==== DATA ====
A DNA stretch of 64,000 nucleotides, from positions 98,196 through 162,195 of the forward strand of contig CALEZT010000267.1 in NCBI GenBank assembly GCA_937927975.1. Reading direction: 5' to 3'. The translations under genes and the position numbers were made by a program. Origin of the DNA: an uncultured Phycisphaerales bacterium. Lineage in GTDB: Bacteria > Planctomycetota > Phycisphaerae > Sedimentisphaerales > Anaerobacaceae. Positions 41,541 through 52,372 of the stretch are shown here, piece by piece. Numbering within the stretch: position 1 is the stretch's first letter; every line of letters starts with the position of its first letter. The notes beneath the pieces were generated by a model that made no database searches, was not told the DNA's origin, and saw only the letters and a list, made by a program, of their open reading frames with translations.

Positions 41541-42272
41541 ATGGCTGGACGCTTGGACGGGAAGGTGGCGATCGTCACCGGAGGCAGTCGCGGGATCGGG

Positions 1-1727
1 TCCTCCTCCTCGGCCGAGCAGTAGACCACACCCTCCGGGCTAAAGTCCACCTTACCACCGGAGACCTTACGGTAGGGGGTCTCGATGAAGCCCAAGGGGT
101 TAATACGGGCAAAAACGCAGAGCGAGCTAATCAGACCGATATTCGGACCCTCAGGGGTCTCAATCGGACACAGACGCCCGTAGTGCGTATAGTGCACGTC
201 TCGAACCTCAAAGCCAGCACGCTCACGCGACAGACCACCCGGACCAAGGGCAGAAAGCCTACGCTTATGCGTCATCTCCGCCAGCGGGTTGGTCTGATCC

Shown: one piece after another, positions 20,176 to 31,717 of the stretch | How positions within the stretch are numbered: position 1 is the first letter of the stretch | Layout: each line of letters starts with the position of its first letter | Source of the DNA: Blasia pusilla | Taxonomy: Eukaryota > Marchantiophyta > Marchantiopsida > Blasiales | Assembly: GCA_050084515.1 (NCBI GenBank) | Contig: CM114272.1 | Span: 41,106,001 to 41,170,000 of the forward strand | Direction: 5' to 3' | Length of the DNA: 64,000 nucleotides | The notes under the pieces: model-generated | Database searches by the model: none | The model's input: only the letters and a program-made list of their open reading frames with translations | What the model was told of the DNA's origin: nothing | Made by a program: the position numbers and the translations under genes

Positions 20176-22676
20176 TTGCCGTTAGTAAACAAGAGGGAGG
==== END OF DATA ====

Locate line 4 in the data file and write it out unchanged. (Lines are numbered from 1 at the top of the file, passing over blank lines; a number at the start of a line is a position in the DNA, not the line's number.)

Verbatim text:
Positions 1-1727